Everyone has a groundwater story.
PASO ROBLES, California — A number of paintings hang behind Dennis Curry, who is sitting in a folding chair, but the image of pale green hills brushed by a golden-hour sun stands out.
“People see this painting and they sigh,” the artist from Paso Robles recounts. “They say, ‘I remember when the hills used to look like that.’”
Nostalgic Californians will debate which era constitutes the good times, but future generations almost certainly will not nominate the year 2014. A nasty drought stifles the nation’s most populous state. In farm towns like Paso Robles, found halfway between San Francisco and Los Angeles, the gloom is especially pervasive.
Now in its third year, the drought is a slow-boiling crisis. New bubbles surface after each dry month, bubbles that expose deep-rooted inadequacies in the stewardship of California’s water resources.
But tonight, a Tuesday evening in late July, the residents of this wine-country town in northern San Luis Obispo County are in a festive mood. Families with strollers, gaggles of teenagers, and those ready for a party all crowd down 21st Street. The Mid-State Fair (“The Biggest Little Fair Anywhere!”) is in town.
Believing that county fairs are one of the great mixing bowls of the American democracy – campaigning politicians, beauty queens, farm kids, pop music stars of yesteryear, all getting dust on their shoes – and holding a longstanding affinity for the carnival idea, I took my questions about the drought to the Paso Robles public square.
Town and Country
Droughts, like an unhappy Tolstoy family, are destructive in their own way. Local economic conditions, available water sources, and the rules for using water determine how acute the pain will be. Jobs tied to land and water suffer the worst.
Two men at the livestock barn, for example, worry about the area’s cattle industry.
Last year the youngsters who show cattle at the fair as they gain experience with animal husbandry, brought more than 100 steer to be sold at auction. This year, no more than 80 animals are in the pens, reckon the two dads, who did not want their names printed. The rising cost of hay – which can run $US 50 per day for a dozen head of cattle – has proved prohibitively expensive for the young operators.
The area’s recreation economy has also been hit.
Chuck Woodward, a park ranger for San Luis Obispo County, was manning a booth touting outdoors spots. He said that both boat ramps at Santa Margarita Lake, a popular site, are closed. The lake is just 29 percent full and is headed toward a record low, at the 10 percent threshold, if another dry winter comes.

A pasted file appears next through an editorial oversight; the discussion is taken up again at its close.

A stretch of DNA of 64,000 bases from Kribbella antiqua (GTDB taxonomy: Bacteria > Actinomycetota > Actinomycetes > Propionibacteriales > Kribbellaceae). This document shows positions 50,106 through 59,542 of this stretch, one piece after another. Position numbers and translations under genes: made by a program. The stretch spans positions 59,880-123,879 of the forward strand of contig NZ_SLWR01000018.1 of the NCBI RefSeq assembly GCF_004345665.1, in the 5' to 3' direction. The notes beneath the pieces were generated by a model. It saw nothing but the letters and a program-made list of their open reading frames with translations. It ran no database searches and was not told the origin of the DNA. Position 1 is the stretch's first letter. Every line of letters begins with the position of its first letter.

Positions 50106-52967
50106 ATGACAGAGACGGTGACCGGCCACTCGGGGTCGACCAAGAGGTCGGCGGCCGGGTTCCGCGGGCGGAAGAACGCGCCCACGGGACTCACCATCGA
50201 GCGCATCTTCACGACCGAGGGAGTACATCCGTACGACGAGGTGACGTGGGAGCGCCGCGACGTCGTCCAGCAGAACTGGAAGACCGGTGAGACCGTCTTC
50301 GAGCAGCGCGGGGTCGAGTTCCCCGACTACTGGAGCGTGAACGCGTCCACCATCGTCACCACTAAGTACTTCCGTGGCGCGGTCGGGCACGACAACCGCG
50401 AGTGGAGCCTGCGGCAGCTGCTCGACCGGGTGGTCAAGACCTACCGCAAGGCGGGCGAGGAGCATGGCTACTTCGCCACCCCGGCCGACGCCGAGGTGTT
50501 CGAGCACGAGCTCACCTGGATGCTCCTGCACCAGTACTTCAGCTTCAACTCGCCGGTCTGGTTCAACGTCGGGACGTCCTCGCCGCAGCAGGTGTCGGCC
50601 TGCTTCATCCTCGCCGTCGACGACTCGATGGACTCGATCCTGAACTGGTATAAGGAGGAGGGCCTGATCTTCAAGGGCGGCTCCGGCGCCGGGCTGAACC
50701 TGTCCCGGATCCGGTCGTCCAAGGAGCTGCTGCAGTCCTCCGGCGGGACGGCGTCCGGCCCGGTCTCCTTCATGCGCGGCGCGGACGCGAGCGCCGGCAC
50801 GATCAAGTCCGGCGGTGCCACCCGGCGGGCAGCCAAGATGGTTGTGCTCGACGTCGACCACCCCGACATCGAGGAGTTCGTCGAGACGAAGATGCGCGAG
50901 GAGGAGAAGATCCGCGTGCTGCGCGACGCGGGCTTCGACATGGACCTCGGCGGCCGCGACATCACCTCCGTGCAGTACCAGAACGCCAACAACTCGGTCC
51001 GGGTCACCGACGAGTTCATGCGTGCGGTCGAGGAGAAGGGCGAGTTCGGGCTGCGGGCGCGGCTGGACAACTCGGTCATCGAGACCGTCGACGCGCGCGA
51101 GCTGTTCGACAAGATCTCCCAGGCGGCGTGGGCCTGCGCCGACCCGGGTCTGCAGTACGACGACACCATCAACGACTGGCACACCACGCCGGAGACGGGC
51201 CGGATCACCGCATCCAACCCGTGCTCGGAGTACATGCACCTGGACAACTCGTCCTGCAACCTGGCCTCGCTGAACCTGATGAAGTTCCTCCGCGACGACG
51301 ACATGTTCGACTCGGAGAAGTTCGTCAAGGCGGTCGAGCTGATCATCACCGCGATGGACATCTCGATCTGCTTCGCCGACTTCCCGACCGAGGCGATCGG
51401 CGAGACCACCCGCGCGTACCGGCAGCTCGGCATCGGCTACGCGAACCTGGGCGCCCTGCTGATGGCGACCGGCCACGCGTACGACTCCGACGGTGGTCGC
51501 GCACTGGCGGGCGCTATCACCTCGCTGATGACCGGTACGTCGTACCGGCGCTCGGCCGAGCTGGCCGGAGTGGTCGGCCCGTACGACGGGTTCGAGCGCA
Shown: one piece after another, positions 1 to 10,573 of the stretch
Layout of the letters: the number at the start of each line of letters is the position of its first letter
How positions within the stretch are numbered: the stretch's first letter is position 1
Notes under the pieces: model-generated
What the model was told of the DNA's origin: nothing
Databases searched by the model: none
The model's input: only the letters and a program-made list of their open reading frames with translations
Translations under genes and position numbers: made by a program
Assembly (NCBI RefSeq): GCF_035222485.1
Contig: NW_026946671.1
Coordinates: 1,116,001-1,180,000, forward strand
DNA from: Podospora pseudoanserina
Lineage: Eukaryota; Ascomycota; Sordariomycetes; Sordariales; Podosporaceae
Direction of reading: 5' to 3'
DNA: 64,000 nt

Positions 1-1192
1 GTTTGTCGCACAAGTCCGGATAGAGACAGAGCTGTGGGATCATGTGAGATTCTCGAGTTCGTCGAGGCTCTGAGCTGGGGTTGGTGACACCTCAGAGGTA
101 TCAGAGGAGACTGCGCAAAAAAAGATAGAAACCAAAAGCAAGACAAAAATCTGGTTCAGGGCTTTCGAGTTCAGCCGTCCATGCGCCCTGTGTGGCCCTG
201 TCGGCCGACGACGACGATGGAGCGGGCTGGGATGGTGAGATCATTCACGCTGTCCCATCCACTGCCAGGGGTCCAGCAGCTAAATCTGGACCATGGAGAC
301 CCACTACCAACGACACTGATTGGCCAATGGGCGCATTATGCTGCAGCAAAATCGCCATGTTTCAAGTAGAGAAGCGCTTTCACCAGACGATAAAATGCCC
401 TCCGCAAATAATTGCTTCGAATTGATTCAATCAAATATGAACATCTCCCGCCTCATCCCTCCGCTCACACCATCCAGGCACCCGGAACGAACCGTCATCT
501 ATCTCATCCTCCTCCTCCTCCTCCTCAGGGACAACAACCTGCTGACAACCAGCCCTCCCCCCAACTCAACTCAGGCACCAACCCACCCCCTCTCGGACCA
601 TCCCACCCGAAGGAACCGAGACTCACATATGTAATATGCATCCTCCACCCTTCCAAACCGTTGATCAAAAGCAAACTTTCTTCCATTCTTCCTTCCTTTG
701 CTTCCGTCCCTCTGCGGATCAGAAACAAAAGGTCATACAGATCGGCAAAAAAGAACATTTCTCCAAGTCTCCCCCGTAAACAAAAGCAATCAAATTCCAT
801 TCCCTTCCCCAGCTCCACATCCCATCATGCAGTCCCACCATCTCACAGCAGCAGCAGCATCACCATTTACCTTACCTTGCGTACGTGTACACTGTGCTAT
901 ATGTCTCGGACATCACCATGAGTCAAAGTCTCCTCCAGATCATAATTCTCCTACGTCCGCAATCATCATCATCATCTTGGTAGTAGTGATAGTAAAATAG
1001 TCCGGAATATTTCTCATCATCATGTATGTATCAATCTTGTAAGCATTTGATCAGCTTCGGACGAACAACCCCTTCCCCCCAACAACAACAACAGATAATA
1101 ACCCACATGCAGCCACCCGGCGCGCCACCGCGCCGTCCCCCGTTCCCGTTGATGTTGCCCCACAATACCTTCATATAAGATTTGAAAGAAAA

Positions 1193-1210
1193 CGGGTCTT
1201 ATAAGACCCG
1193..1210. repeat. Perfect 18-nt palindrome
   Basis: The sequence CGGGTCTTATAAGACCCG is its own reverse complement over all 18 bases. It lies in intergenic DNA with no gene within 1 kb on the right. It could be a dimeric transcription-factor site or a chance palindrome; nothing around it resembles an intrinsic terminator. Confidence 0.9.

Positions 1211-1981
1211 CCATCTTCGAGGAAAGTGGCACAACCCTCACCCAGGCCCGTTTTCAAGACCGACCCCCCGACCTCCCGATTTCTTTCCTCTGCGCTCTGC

Revenue is down, he said: “It’s a little unnerving.” And for good reason. The next day neighboring Monterey County laid off 14 parks employees who worked at two lakes.
‘It Will Be a Battle’
But beyond all else, what the fairgoers mentioned most often was the county’s groundwater problem.
The groundwater basin beneath Paso Robles is unregulated. State officials acknowledged in the 1970s that more water was being pumped out than filtered back in. Water levels bounced up and down, but signs indicate a deficit still exists.
The difference now, says Christopher Alakel, water resources manager for Paso Robles, is that the wine grape industry is larger and the county is approving new residential subdivisions amid the fields.
Agricultural wells are deep and large. Residential wells are smaller and shallower. Add the lack of rain to replenish the aquifer and you have the recipe for 2014: a spate of dry residential wells.
Local officials, farmers, and residential well-owners are trying to settle on a plan for greater oversight of the water table, but a tentative agreement seems to have fallen through.
Large farm landowners and citizens’ groups disagree on the basic rules to establish a new governing body – such as the composition of the board and how to divide the voting shares. The business of regulating water use is another matter altogether.
No one I talked to seemed to think the process is going well. Some phrases that were used: “It’s getting heated.” “It will be a battle.” “It’s going to be war.”
In the interim, everyone has a well story.
One of the men at the livestock barn said he just deepened his well from 146 meters (480 feet) to 213 meters (700 feet).
Woodward said the parks department lost one of its wells near the lake, which was unusual.
Curry, the artist, said his neighbor wanted to drill a new well down to 183 meters (600 feet). The drilling company said anything shallower than 229 meters (750 feet) would be a waste of time and money.
For now, Curry’s well is still producing, but he is concerned about another dry year.
“If it goes dry, I’m an artist. I can’t afford the $US30,000,” he said, that being the amount of cash necessary to drill a deep well.
“I don’t know what I’ll do,” he said when asked what happens if the faucet suddenly exhales dust. “I would hope to truck water in to a storage tank, but even that gets expensive too.”
Brett writes about agriculture, energy, infrastructure, and the politics and economics of water in the United States. He also writes the Federal Water Tap, Circle of Blue’s weekly digest of U.S. government water news. He is the winner of two Society of Environmental Journalists reporting awards, one of the top honors in American environmental journalism: first place for explanatory reporting for a series on septic system pollution in the United States(2016) and third place for beat reporting in a small market (2014). He received the Sierra Club’s Distinguished Service Award in 2018. Brett lives in Seattle, where he hikes the mountains and bakes pies. Contact Brett Walton